The act is part of a package of eight bills that aim to improve access, control costs and enhance quality of healthcare in the state.
The group most affected by the bill will be the state's 6.4 million uninsured, who will have to obtain and maintain coverage through private, employer or state-sponsored insurance plans. Also affected will be health care services plans (e.g. HMOs) upon who the universal insurance act will impose a tax equivalent to the gross premium tax paid by insurance companies (health care service plans are currently exempt from this tax). Savings from a reduction in uncompensated emergency care would presumably benefit the hospitals and health centers of the state's health safety net, and could be passed along to consumers. Insurance companies would benefit from a new consumer base as the traditionally uninsured are forced to purchase insurance. It is unclear how the bill would affect the state's large immigrant population.
To ensure that all Californians have at least minimum health care coverage by establishing an individual mandate for health insurance.
California's 6.4 million uninsured, Health care/insurance plans, hospitals and health centers of the state?s health safety net, consumers.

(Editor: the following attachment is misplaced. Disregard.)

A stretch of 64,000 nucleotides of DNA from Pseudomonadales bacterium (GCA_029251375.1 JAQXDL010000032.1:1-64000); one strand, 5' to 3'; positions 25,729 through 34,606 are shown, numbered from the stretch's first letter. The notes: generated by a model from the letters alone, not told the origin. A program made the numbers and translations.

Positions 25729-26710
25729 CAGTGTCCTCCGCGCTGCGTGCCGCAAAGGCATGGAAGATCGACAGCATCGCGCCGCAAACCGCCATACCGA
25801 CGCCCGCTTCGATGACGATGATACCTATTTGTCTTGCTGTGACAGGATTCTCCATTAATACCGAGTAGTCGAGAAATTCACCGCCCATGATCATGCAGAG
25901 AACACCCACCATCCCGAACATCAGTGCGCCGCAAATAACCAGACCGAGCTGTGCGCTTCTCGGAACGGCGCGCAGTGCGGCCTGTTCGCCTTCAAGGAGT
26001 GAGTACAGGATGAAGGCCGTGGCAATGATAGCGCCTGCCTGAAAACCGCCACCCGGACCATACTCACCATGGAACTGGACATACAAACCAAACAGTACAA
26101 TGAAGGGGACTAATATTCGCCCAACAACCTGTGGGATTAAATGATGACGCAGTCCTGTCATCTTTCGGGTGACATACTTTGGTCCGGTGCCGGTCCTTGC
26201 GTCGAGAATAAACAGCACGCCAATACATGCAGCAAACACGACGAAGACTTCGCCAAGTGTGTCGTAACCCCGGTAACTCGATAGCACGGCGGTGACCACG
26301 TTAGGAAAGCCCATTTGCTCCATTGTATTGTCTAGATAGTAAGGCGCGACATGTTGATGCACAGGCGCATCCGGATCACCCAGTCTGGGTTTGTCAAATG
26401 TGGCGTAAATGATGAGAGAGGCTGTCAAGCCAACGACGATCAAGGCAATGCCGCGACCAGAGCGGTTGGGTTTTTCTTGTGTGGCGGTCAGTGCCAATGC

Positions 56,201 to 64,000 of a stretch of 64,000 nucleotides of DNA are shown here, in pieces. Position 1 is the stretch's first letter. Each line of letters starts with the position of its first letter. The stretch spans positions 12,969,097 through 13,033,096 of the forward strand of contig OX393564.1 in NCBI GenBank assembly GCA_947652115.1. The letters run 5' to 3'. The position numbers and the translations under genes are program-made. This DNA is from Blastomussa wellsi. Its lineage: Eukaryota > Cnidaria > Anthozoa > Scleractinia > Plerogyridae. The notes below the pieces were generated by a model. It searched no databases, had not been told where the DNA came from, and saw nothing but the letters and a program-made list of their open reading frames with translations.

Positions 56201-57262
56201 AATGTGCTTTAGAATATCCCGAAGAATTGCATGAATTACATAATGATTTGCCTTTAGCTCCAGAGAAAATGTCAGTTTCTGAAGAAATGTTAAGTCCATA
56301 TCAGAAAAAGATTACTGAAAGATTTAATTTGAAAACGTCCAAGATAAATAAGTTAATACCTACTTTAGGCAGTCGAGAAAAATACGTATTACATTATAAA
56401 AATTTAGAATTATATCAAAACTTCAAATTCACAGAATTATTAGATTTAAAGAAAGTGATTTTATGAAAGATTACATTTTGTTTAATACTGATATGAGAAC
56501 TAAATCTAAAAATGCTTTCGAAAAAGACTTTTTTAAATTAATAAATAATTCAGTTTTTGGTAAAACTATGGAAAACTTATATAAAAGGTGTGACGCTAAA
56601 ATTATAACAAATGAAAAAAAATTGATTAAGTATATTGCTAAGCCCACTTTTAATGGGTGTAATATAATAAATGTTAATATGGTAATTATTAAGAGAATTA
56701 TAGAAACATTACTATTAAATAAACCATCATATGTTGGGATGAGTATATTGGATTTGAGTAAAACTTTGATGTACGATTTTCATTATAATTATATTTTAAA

This bill comes during a time of skyrocketing costs for health care in the state and around the country. More and more people are uninsured - 6 million in California alone. Although
California's uninsured population is a diverse one, the largest single group of uninsured residents in the state (42%) are not the aged and infirm, but rather those aged 18-34 who are generally
healthy, but when they are hit with catastrophic health events (e.g. appendicitis, an unexpected emergency room visit), the state must often absorb the costs for this care. The public health
safety net system is collapsing under the double burden of rising health care costs and increasing volumes of uncompensated care - between 1996 and 2004, 82 California hospitals closed.
On the national level, the Conservative leadership is increasingly championing an "ownership society" of individual rather than government or corporate responsibility for health care. A prime example of this trend is the aggressive promotion of tax-exempt health savings accounts instead of promoting employer or state-sponsored health coverage.